If I´d like to be innovative nowadays in writing an article, sharing some words about Dr. Jordan B. Peterson and his work wouldn´t be that novel. The author of 12 Rules for Life and Maps of Meaning is one of the most remarkable figures to emerge in recent years, and his latest book is a bestseller in the US, as well as other places. In other words, practically everyone is already talking about him. Regardless, I´ll try to share a few thoughts for my own purification. I´ll explore my particular Hindu monastic perspective in connection to the elements I´ve found in Dr. Peterson´s discourse that speak about the same conclusions expressed by the devotional mystics of India. But to bring us there, first I’ll share some words about the author:
Dr. Peterson is well-known for his charismatic approach to paradigmatic social and political issues, but he may be less known for his psychological presentations and even less frequently acknowledged for his own personal spiritual background and experience. I´ll first and foremost focus on the latter and through this exercise try to do justice to Dr. Peterson´s fervent (and often underestimated) engagement with spirituality and religion. His spiritual dexterity is one of the primary reasons I´m dedicating these words to him. I consider him to be, in the most honorable sense, a desperate inquirer and a visceral and authentic human being, a person who is trying to fully surrender and consume the whole of his life in the fire of passionate honesty and responsibility.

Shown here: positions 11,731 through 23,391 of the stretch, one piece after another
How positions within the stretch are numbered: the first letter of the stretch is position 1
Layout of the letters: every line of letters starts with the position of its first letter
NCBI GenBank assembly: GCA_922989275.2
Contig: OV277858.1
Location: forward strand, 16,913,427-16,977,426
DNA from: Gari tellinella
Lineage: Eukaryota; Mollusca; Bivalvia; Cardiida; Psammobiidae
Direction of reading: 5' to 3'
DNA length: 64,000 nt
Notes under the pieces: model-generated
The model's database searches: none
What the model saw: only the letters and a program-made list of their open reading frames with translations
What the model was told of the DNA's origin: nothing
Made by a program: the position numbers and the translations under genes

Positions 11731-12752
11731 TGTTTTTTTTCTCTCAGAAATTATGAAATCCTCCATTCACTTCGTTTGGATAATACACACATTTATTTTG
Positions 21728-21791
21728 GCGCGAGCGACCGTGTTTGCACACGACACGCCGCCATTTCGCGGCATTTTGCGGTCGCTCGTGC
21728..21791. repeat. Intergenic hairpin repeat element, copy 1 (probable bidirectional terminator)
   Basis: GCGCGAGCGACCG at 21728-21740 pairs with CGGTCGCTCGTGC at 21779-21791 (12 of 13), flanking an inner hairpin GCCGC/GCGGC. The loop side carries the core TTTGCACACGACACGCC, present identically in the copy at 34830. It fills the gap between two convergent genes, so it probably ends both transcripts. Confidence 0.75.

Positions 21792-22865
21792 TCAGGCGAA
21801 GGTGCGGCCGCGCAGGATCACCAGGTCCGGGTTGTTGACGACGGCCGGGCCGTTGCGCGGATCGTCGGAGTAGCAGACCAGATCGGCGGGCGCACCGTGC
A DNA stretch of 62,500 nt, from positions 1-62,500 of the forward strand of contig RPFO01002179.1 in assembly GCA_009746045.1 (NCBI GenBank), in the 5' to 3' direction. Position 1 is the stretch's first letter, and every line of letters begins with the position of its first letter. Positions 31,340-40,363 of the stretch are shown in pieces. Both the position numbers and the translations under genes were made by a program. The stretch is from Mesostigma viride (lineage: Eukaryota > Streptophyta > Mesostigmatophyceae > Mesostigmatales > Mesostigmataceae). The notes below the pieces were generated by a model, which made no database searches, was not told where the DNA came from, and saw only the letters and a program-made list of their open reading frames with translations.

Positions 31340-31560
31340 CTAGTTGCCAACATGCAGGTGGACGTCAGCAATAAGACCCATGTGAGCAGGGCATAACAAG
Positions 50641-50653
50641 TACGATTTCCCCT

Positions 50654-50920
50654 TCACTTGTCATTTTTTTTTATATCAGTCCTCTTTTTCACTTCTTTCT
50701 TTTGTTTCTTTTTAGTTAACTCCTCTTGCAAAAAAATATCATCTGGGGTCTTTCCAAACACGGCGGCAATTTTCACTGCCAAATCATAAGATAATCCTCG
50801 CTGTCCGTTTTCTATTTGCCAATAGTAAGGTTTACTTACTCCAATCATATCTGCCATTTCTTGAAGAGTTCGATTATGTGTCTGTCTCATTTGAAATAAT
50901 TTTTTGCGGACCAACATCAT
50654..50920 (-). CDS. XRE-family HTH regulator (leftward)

As William James properly expressed: “Religion exists not as a dull habit, but as an acute fever.” I cannot but fully identify Dr. Peterson with this statement. He fully walks his talk, evidenced by the fact that I can quote his own words to describe his as someone who, “acts out those ideas in which [he] really believes.” In this connection, I’ve felt quite inspired by him to improve not only the quality of my own emotional and intellectual spheres, but above all to improve my level of spiritual commitment and corresponding worldview. Though I’ve mainly been impacted through Dr. Peterson´s public talks and interviews, I found in his latest book a vast number of interesting considerations closely linked (most likely without the author´s awareness) with the ancient message of my own lineage, Gaudiya Vedanta.